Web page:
Erin: What are you curious about?
Erdem: I'm curious about so many things, but to be honest, for some years I'm so curious about what people really like and why they like it. I'm also very curious about design and materials and about all the interactions between these two.
After these long ‘thinking’ periods, I start implementing these ideas and sketches into my digital world and create digital engineering files. Then I start cutting, sometimes machine sewing, but mostly hand sewing, hole punching, sanding edges, hand painting edges, sanding again, painting again and assembling until all is perfect. It's a long and exciting process starting with every new development. And each new order means changing and optimizing some things. Usually one thing at a time.
The total success ot the product is mostly based on choosing the right material and treating it correctly. I basically use the same veg tanned leather as my main material and some other fabrics inside products when I feel they're really necessary. And a few quality and simple hardware.
For my work, the important thing is to employ the best choice available. If a machine can do it better than my hands, it's OK, I have no problem with that. But if not, I better employ my hands. I make a lot of trimming, hand-sewing work, lining work, edge painting work. I spent a lot of time in every single product because I don't want to make ordinary goods. I'm always looking for an unusual level of quality.
Erin: You previously had a career as an air and space engineer in Istanbul. How and why did you make the shift into handmade leather goods?
Erdem: Well, first of all I see no difference between making a supersonic jet or making a well thought out wallet or writing a beautiful song.All these things make people happy if you make it properly, and we all know what happens otherwise.
I had a career lasting for 8 years, after all I had a tough time because of stress due to personal disagreements in my full-time job. I used to be a design/development chief in a big company hiring more than 800 people. I was always thinking about making something on my own with less stress and much more enjoy.
At some point, I decided I should quit my job and make things on my own. I believe you can’t make anything useful for anyone if you are not truly happy. I’ve seen so many examples of this phenomenon during my life. And I was almost sure it was not possible to be happy form me in that kind of corporate big companies, it’s not suitable for everybody.
Since my childhood, I loved the idea of having a workshop and making things. Actually what I’m doing now is the very oldest project of mine.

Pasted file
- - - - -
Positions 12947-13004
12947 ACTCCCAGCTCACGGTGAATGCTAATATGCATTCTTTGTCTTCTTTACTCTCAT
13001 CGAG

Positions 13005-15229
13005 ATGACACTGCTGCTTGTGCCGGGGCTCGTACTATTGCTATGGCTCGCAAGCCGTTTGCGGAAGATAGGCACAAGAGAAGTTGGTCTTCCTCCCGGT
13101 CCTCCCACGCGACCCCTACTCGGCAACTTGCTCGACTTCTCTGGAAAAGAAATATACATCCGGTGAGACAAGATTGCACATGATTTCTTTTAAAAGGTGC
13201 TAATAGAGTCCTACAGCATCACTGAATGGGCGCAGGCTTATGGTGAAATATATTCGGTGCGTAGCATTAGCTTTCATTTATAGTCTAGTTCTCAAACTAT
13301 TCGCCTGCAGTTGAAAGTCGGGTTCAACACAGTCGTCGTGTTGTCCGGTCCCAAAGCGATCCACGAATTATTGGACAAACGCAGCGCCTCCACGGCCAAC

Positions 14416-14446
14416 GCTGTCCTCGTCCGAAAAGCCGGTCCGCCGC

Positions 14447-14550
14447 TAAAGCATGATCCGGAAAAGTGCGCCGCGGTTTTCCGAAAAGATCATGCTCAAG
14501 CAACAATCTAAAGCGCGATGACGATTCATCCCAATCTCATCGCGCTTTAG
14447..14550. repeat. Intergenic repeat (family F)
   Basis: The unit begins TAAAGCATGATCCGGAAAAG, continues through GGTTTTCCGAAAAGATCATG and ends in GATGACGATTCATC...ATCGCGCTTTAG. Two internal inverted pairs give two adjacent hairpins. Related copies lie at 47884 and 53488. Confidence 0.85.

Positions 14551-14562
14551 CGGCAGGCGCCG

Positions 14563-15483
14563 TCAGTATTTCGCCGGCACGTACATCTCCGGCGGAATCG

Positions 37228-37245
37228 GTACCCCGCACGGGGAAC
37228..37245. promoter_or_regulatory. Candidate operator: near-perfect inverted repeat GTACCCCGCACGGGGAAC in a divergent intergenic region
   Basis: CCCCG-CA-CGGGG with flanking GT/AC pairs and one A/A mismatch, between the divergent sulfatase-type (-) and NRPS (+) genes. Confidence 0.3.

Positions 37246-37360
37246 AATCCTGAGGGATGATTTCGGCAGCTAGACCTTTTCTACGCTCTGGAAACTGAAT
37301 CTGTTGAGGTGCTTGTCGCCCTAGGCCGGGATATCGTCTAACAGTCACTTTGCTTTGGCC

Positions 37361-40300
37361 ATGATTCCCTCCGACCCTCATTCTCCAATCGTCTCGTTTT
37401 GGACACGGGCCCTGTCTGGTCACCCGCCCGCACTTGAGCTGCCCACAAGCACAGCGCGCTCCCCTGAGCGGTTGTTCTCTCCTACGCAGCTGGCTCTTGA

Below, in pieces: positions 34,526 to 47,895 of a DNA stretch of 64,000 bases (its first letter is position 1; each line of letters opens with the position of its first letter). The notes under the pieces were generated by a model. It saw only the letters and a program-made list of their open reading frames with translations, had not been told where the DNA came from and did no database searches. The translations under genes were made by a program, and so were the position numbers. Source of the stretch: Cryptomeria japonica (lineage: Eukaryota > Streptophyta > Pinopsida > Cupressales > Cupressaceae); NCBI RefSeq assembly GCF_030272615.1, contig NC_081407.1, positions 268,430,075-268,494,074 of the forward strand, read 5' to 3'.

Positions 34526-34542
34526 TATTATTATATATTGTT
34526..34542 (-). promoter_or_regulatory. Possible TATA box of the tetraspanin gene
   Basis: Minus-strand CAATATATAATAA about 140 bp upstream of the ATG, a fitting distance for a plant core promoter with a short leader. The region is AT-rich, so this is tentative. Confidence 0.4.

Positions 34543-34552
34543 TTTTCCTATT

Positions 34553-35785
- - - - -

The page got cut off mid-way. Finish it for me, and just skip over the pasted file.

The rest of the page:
Erin: How did your journey take you to Brooklyn?
Erdem: After we decided to move to USA we were looking at the map with my wife to figure out where to go.
I already had a few friends living in Brooklyn and New York(Manhattan).
We had a short meeting with one of those friends in İstanbul when she was having a vacation there, and she convinced us that we should be living in Brooklyn to be able to share this creative environment. Now I know what she was actually talking about.
I had some doubts at first while everybody told us that New York is a tough and tricky place, but after being informed about the home-made ice cream shops, I was all set.
Erin: You use air and space software to develop templates for your designs, but all the rest is handmade. Tell us about the 160 individually hand punched holes and all the thought out details that go into these beauties.
Erdem: Yes, I always have the feeling that I must go out of my way to make things better and unique as possible. So I try to use almost all the skills I adopted during doing engineering work.
So I'm making wallets with some quite different methods than regular procedure. For example in each product, you'll see different layers with different thicknesses.
I use the best method available to precisely thin down the different parts to correct thicknesses. The main point is I always look for the best method to do something even if it takes much more time than regular ways.
I employ a particular hand stitching method, in one of my wallets I make 160 punch holes. And if I make any mistake, I know that at the end I'll not be able to assemble the products, because they'll not match and fit. And this is why I use hi-end aerospace software, I don't want to make any mistakes, while any mistakes means the whole thing and the effort is going to the rubbish box.
Erin: Your leather quality is beautiful. How do you source it?
Erdem: Thanks! I use a vegetable tanned leather which is produced in İstanbul by a family, who are making the same durable product for three generations. It's a reliable product that has proved it's quality in many years' use by the best leather brands there.
After I moved to the US, I started for searching a domestic leather too, and still searching for it. Getting samples and trying and all. I feel like US is big enough to find what I look for.
Erin: What is it that drove you start hand making wallets?
Erdem: I don't really know exactly, it was a long search for like 2 years. I knew that I wanted to make something employing some traditional materials.
After lots of searching, talking with other makers, talking to friends and etc. I ended up with the idea of making wallets and bags of leather, carry goods actually. I'll be making some other stuff soon also.
Erin: You work out of large shop in Red Hook full of creatives of various disciplines. How important is this local community of makers to your own work?
Erdem: From my point, this is the best part of Brooklyn. It's perfect being with other people who has similar destinations. There are lots of interactions, collaborative projects and all. Sharing ideas, sharing sources, even sharing methods.It's so nice and so important. At this time I think it changes the whole experience of making things and starting up a business.